850 MK2 engine mods

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Hi,

I have an opportunity to build a Norton 850 from scratch.

The engine is a MK2 850.

Since the engine is being built from the bottom up what mods are worth doing?

I have the following list:

Superblend bearings
Layshaft ball bearing to a roller?
Lip seals for the kickstart and shifter shafts in the tranny cover, and a clutch rod seal on the other side?

Any other mods worth doing?

Is it worth doing any work on the head for running on unleaded?

I’m just trying to end up with as reliable a classic I can, I’m not looking for ultimate performance.

Are there any major engineering differences between the 850 MK2 & MK3 engines?

Can an electric start be retrofitted to a MK2? Any idea of cost & the parts required?


Thanks in advance for any advice.
 
The Valve seats are the same steel as the valves nothing needed but a really good valve job. A good valve job has tight fitting valve guides made from Amco50 material the holes in these guides must therefore be perfectly concentric with the valve seats. Find someone with the right equipment seen here as an example. http://www.srm-engineering.com/engine-a ... ng-service
Other than that air, fuel, fire. Sky's the limit
 
Mk2 Mods

There are quite a few differences between the Mk2 and Mk3 engines/trannys. The electric start cannot be fitted to the Mk2 however Old Brits in the States are working on an electric start system for pre Mk3s (looks as though it will be bloody expensive judging by the parts and work involved though!!). One modification I did to my Mk2A was to fit a double-sided gearbox mount (from RGM Motors) - this pulls and holds the gearbox equally from each side of the bike - I've found that chain tension is maintained better since fitting (I have a belt drive fitted).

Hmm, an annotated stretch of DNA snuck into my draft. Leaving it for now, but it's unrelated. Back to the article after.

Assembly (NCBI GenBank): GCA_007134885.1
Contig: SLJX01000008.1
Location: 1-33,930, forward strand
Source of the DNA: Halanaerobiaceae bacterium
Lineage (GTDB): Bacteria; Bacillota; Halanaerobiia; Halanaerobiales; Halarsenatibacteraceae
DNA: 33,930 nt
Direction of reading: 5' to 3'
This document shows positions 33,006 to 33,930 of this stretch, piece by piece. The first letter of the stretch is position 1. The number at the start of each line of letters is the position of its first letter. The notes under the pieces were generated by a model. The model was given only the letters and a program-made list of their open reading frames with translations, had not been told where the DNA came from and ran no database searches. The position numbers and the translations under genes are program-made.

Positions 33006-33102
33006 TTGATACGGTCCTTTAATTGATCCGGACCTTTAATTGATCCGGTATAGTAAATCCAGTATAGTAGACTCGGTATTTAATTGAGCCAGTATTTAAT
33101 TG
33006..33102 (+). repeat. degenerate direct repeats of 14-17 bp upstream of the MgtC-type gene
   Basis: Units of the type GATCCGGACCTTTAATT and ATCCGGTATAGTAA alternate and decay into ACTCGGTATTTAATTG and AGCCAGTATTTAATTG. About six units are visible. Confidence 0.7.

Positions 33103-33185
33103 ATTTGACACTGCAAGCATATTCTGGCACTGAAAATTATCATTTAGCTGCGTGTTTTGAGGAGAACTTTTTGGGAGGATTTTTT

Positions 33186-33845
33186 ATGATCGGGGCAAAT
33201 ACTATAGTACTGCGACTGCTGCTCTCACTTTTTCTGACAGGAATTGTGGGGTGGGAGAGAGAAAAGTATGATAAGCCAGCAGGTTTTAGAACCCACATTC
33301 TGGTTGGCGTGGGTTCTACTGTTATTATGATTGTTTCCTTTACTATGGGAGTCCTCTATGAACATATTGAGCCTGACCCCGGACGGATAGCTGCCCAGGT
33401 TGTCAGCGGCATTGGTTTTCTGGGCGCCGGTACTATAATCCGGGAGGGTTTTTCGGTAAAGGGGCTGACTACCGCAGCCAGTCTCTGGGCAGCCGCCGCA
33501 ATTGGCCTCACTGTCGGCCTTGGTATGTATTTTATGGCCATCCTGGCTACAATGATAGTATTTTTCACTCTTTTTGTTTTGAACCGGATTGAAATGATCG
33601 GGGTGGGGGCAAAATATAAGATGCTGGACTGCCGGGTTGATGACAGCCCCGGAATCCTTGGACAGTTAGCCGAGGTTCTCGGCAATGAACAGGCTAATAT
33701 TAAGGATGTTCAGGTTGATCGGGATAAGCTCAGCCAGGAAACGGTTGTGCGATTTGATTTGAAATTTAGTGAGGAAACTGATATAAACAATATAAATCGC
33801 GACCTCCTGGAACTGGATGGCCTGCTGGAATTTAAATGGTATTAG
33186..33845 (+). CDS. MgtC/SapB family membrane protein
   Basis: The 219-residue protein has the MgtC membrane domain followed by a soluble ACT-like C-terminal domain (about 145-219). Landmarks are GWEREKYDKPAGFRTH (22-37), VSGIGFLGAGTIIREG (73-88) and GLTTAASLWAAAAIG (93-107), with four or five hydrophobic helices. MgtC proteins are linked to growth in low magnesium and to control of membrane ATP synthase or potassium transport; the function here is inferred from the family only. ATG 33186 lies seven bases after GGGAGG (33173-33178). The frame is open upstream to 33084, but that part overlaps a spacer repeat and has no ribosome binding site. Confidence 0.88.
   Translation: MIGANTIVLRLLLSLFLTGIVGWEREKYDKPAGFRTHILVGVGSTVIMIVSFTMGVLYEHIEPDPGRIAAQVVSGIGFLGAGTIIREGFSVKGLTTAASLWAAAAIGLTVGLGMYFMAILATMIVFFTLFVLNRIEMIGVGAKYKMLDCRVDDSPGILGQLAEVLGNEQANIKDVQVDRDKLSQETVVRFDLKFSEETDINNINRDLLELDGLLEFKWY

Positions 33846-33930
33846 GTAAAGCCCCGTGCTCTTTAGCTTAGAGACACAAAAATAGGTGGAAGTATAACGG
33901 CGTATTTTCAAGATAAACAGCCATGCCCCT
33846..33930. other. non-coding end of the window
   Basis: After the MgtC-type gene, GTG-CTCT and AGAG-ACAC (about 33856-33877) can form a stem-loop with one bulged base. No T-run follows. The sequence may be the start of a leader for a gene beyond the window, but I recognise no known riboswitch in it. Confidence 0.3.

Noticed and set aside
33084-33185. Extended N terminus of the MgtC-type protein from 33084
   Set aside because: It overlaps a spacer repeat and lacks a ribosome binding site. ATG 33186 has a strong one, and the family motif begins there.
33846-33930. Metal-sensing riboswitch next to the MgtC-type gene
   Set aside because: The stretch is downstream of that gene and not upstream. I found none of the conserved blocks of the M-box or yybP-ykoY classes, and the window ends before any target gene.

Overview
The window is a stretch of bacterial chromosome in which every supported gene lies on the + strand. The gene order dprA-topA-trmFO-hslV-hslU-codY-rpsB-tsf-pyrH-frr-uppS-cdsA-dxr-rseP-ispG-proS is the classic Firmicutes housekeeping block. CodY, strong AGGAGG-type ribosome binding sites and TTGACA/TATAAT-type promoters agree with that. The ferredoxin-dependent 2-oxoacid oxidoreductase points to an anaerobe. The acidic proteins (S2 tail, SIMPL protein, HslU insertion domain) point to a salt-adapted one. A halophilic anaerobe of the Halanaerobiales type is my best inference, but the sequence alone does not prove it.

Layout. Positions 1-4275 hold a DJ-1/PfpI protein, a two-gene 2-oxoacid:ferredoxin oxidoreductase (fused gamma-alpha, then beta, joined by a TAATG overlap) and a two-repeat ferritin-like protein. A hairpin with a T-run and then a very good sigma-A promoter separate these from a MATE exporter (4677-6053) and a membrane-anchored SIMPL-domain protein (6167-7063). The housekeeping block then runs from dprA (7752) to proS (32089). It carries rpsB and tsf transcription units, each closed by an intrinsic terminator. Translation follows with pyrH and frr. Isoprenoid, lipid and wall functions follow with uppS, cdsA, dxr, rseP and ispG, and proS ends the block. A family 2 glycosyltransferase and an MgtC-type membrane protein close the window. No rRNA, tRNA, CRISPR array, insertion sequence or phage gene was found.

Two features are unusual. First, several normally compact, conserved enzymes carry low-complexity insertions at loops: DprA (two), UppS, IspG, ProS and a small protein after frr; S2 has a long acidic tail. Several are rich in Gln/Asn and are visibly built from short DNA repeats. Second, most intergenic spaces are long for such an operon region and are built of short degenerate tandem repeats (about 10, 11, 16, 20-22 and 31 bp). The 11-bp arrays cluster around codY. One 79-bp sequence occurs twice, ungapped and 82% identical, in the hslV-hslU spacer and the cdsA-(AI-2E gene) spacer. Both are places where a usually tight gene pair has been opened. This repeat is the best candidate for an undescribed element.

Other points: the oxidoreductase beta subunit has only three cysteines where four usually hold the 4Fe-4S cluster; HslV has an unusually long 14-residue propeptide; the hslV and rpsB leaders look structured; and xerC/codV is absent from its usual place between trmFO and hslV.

I've done most of the mods you propose and would agree with all of them.

HtH
 
Hi Click
I just restored an 850Mk11a
This model has superblend main bearings from new as standard.
These are my recommendations for modifications/rework:-
1) Split the crank and clean the sludge out.
2) Rebuild the engine in the normal manner. (Relpace/recify worn parts)
3) Check your head exaust port threads.
4) Rebuild your oil pump carefully using a surface grinder.
5) Fit Pazon electronic ign.
6) Fit a RGM belt drive with sureflex clutch plates and run it dry in conjuntion with oil seal on clutch pushrod and also double adjuster. Fit a featherlight Tethlon lined clutch cable from Venhill in Surrey.
7) Replace your carbs with new ones. I went for Amals again but some go for a single Mikuni.
8) Fit a crank positive vent valve.
9) All your upgrades are good ideas.
10) If you are replacing your Isolastics go for Norvil version 'vernier' system. No machining required.
Stuart.
 
Major differences between MK11 and MK111 engine:
Electric 'assist' starter system.
Gearlever on the left.
 
Hi All,

Many thanks for all your replies, I'm finding this very useful.
 
I am, right now, completing mods and assembly on a '75 MK III engine; I have:

1) Had the head redone (valves, giudes, springs, retainers, mushroom adjusters) I also had the ports cleaned up with the intakes matched to the manifolds; my service opened up the exhaust ports. Also had the head milled to produce a CR about 9.8:1 (give or take).

2) New Hepolite pistions, .020 overbore, with ringes checked for end gap.